phnompenhpost.comTHURSDAY, 04 FEBRUARY 2010 15:05 CHHAY CHANNYDA AND JACOB GOLD
HUNDREDS of ducks and chickens in Takeo province’s Pralay Meas village were destroyed on Wednesday in the first day of a cull that officials said was ordered to contain a newly confirmed outbreak of the H5N1 virus, commonly known as bird flu.
Kao Phal, director of the Animal Health and Reproduction Department at the Ministry of Agriculture, Forestry and Fisheries (MAFF), said that authorities killed about 710 ducks and 350 chickens in and around Pralay Meas village, located in Romenh commune, Koh Andeth district. The ministry’s bird flu containment protocol requires all farm fowl within a 5-kilometre radius of the outbreak zone to be destroyed.
“This disease is faster than a war,” Kao Phal said. “If you are exposed to the virus you can get infected, so we have to educate people about how to avoid getting sick.”
Experts have noted, however, that the strain of the virus in Takeo likely has little ability to infect humans.
Mao Nhorn, Romenh commune chief, said that local authorities “got the results of the test early Tuesday but tried to prevent word from spreading among the villagers”, who might have then spirited away the infected ducks in the night before culling teams could arrive on Wednesday. As an added precaution, authorities formed a perimeter around the village before starting the cull.
“Some people asked to burn the ducks themselves, but we told them the ducks needed to be given to officials,” Mao Nhorn said. “Others hesitated because they did not want their ducks to be killed, but after we educated them about bird flu, then they understood.”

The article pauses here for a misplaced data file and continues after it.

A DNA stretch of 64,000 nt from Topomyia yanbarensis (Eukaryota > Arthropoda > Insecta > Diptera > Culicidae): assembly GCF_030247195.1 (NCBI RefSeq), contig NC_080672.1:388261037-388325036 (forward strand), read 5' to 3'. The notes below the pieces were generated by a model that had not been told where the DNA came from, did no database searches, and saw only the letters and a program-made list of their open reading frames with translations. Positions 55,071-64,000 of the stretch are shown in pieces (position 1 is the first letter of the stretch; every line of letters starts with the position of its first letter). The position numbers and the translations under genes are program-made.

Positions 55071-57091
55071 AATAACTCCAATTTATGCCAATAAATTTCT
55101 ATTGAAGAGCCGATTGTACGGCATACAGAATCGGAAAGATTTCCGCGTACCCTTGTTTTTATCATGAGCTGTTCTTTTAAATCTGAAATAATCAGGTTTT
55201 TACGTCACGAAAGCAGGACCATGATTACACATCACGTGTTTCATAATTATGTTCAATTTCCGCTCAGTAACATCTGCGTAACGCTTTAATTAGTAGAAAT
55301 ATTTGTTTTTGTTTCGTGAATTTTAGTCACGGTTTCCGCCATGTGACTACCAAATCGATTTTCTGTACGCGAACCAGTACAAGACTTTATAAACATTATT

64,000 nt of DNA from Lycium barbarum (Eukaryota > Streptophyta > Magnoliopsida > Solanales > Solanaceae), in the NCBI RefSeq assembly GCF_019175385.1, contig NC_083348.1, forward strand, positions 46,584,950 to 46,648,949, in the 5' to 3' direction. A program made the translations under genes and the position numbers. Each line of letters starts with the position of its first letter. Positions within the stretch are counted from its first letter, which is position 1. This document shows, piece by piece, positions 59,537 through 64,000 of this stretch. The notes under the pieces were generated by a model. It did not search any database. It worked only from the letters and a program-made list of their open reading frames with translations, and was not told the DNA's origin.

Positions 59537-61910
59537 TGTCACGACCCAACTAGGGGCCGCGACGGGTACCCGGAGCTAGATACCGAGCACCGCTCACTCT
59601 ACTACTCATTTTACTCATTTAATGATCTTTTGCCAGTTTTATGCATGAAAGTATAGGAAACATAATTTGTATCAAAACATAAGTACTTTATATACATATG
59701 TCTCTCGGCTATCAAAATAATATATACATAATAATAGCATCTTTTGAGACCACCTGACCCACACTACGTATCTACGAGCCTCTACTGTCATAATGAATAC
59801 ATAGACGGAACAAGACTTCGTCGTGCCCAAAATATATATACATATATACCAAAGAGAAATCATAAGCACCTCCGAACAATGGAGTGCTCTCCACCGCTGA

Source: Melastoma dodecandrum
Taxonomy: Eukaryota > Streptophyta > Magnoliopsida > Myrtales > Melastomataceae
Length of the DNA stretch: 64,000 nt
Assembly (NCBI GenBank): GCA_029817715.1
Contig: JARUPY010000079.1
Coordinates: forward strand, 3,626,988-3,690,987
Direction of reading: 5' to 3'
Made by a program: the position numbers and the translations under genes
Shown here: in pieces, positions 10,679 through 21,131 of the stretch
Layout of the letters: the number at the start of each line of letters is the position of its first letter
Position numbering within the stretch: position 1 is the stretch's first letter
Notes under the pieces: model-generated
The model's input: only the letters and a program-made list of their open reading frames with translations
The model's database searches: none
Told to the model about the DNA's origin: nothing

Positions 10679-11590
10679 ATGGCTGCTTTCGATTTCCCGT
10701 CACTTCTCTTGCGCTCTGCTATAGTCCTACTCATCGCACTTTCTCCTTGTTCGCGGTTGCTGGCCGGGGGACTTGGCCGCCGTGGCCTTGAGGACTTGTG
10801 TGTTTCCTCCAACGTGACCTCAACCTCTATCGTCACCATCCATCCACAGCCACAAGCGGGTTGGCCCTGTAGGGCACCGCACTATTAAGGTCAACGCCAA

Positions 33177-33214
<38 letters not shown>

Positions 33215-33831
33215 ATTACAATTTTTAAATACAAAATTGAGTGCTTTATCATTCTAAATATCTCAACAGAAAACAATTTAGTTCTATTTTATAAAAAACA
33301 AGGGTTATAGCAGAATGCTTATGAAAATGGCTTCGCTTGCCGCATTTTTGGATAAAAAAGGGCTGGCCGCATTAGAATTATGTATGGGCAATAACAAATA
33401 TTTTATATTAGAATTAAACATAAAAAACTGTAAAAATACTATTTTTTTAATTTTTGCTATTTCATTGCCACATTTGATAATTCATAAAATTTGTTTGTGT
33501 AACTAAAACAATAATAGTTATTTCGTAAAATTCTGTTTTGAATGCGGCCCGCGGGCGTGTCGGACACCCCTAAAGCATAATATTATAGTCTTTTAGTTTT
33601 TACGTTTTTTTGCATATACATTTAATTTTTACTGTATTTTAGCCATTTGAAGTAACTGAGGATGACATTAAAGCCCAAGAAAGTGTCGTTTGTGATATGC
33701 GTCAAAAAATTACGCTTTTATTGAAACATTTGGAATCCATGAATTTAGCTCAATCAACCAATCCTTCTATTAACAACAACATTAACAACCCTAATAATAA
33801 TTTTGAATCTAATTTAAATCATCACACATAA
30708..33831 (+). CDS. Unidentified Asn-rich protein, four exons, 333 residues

Thai Ly, chief of domesticated animals at the Takeo province agriculture department, said that nearly 20,000 ducks had died and that 35,270 had fallen ill before the first specimens were sent for testing on January 31, and that an unspecified number had succumbed to the virus since then.
He said Wednesday’s cull was accompanied by the gathering of additional bird samples from around the affected village.
Yang Saing Koma, president of the Cambodian Centre for Study and Development in Agriculture (CEDAC), said most ducks in the affected area were kept in small numbers by families who used them for household egg consumption and who would be able to replace the animals fairly easily.
However, he said the area also supported a significant number of commercial duck farms, also specialising in eggs. It is these farmers, he said, who would be hardest-hit by the cull.
“Right now there are no subsidies at all,” he said. “For me, I think they should receive some kind of support.”
Yang Saing Koma estimated that after a scenario such as a total bird flu cull, the average commercial duck farm could recover in six months.
Cambodia reported its first case of H5N1 in poultry in January 2004. There have been nine known human cases of bird flu in Cambodia, seven of them fatal.